Late last week I read of Google’s latest anniversary gift to search.
Charles Arthur at the Guardian took a look at a fascinating little search experiment – for one month only you can search for results within Google’s Index from 2001 alongside those same results from today.
Of course much focus has fallen on the absence of products and services which we take for granted today. But in form and content, this initiative speaks both to the development of the search experience, and of our life and times.
There was far less content back then – 1,326,920,000 pages, where just a few months ago Google had detected (if not indexed) it’s trillionth page. As a by-product of this (depending on your stance on the whole chicken and egg nature of web evolution) the simplicity of feel and uncomplicated nature of the results pages is as near an online palliative for the hard-pressed professional searcher as two Ibuprofen and half an hour in a darkened room.
How could we have we got to the stage where we need domain filters, conversion tables, salient quotes, clustered results, picture- and video- embedded results and every other aid under the sun to help us make sense of the web, in a mere seven years?
How can it be that seven years after this most blunt of search instruments, today we are bombarded with demands to GOOGLE things we read of on billboards in train stations, and around our cities?
And how have we moved from the Presbyterian simplicity of this 2001 interface, to the seductive commercial temptress Google has now become, with it’s sponsored links, and weighting toward commercial sites? (theres no mention of how the 2001 algorithm compares with the present day one)
It all seems incredible, but maybe not quite as incredible as how search in a further seven years might evolve.
In any case, it’s only a shame that Google couldn’t dust off their 1998 index – according to the FAQ this just wasn’t possible.
1998 brought us the first publication of John Gray’s False Dawn – which portended the demise of the neo-liberal economic ideology we have been watching teeter on the brink of collapse for the past couple of weeks.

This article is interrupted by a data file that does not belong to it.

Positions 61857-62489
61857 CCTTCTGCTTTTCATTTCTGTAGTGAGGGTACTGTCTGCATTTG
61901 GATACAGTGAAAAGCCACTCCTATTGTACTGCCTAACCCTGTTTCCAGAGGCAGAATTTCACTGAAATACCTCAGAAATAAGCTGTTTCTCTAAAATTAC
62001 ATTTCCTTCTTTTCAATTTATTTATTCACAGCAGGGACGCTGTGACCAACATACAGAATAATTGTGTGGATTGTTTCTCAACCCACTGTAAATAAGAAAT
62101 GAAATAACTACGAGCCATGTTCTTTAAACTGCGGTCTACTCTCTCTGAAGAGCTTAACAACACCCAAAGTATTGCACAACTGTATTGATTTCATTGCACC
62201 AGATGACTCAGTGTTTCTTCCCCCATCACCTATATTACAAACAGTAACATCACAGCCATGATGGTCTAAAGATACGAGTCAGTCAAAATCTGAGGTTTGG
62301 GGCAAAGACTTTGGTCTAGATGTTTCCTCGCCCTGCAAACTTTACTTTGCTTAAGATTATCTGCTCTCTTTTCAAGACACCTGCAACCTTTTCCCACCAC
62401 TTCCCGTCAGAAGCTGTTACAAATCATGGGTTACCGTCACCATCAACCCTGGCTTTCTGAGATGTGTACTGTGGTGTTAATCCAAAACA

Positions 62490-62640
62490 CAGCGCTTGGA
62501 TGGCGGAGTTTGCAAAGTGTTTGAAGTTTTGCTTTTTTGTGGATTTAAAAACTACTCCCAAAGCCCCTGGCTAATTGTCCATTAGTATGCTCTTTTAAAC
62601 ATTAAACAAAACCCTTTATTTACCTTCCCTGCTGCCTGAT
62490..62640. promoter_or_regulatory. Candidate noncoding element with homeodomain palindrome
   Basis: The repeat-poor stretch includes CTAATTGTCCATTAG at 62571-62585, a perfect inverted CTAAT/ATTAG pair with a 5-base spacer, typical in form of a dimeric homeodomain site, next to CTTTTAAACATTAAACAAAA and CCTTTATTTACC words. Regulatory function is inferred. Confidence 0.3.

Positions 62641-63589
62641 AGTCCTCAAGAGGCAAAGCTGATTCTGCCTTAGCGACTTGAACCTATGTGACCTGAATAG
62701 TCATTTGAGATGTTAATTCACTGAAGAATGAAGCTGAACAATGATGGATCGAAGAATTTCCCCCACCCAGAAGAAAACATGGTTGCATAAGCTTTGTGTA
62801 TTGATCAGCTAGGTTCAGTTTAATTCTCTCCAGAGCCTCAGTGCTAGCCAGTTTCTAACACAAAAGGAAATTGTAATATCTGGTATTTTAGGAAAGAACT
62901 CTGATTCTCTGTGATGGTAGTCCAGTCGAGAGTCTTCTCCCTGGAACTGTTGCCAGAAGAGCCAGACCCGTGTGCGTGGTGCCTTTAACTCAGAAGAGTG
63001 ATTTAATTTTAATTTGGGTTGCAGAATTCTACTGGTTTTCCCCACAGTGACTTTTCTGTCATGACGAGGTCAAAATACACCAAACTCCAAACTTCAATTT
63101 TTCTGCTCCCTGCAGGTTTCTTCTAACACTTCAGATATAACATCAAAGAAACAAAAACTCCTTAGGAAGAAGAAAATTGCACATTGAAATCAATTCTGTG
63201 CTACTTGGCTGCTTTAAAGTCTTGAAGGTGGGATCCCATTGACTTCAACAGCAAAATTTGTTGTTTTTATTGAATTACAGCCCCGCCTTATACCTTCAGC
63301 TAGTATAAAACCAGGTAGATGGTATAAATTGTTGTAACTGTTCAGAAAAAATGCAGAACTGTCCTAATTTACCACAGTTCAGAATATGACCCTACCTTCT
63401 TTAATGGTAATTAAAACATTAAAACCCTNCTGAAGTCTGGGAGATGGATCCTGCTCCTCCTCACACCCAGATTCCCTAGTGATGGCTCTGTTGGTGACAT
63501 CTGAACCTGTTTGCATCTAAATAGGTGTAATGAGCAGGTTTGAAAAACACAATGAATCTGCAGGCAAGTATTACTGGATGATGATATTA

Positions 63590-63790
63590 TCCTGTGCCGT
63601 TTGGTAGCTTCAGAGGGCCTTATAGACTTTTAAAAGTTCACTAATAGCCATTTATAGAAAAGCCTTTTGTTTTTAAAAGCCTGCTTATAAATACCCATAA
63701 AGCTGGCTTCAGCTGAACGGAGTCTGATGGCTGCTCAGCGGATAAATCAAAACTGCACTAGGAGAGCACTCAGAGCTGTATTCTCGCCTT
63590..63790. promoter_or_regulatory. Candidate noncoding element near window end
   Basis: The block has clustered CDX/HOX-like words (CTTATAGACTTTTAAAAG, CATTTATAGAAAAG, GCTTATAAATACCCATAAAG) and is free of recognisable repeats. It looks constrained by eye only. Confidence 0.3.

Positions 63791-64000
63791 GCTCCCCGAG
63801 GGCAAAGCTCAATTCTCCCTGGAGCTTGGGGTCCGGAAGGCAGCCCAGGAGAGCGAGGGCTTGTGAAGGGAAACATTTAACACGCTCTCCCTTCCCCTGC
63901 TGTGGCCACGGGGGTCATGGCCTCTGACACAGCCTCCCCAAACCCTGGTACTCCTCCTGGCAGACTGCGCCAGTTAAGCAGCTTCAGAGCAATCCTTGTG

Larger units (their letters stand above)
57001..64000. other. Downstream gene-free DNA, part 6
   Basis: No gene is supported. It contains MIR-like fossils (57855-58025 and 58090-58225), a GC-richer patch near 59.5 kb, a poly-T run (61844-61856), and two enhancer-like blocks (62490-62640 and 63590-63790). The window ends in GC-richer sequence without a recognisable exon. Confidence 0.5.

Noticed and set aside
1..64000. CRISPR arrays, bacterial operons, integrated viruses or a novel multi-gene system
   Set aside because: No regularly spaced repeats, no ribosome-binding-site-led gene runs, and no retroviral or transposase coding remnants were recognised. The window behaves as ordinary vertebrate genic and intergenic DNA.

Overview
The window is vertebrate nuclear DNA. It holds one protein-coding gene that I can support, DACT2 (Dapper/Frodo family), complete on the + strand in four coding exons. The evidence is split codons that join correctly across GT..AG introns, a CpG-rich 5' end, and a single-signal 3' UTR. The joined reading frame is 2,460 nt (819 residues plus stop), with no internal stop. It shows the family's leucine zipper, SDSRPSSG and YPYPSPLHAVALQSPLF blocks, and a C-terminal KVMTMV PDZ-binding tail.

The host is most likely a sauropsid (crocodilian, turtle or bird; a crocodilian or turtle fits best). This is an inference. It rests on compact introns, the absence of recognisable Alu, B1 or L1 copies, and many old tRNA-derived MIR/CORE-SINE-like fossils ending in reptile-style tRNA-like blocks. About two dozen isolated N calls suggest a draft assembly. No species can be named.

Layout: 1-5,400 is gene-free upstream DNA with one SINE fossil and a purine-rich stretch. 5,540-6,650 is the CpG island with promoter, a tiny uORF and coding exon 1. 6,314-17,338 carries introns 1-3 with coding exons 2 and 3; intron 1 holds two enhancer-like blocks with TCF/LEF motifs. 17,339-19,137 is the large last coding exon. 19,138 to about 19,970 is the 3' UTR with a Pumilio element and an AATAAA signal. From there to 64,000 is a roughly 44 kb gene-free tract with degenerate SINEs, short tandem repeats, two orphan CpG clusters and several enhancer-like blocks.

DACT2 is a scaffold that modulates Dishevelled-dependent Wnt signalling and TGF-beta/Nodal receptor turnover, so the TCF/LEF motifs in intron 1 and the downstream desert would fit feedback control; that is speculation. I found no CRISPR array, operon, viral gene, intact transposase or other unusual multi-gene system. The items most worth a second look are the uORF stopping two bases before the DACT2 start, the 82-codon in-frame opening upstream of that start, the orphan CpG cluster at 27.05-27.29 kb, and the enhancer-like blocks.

Though it’s not possible to do a 1998-2008 site comparison, it’s nonetheless interesting to compare, say, the the Lehman Brother’s site of today, with that of 2001.*.
A couple of weeks back, Boing Boing snarked at the recruitment videos on the Lehman Brothers site. Their website is still beaming out the unabashed (and mindless) corporate hubris which got them (and us?) into this fine financial mess, several weeks after the company ceased to exist.
Back in 2001, Lehman Brothers were still riding the crest of the 90s financial bubble. As their news ticker attested to: Lehman Brothers Breaks Into Top Five in Equity Research Team Rankings, Lehman Brothers Ranks First in Fixed Income Research for the Second Year in a Row etc.
They were proudly proclaiming their 10 Uncommon Values back then – A Tradition of Outperformance as they put it, which took a good seven years to finally catch up with them, and lay waste to a 150-year-old investment company.
But they were also providing advice for their employees in relation to the tragedy of 9/11, which impacted the company in a very direct way (one of their employees was killed).
This example is of real value to victims of the atrocity, to the search public, and to future historians, but also to anyone wishing to chronicle these times by means of documentary or feature.
It’s just a shame this experiment will only last for a month – it’s ongoing value to society is hard to measure, especially given we have (at present) no alternative means (i.e. index) of accessing it.
In which case – wouldn’t it make sense for a public library to stake its claim on this index?
Sure, we have the archive.org, from which all of these results are drawn. But indices have their value too – a value which surely shouldn’t be left to private hands, to weather the storms that markets throw at them.
*Not least because my copy of False Dawn has a foreword from 2002, updating the central thesis of the book in light of 9/11, and the isolationist policies which contributed to the development of those failed states which allowed Al Qaeda to thrive.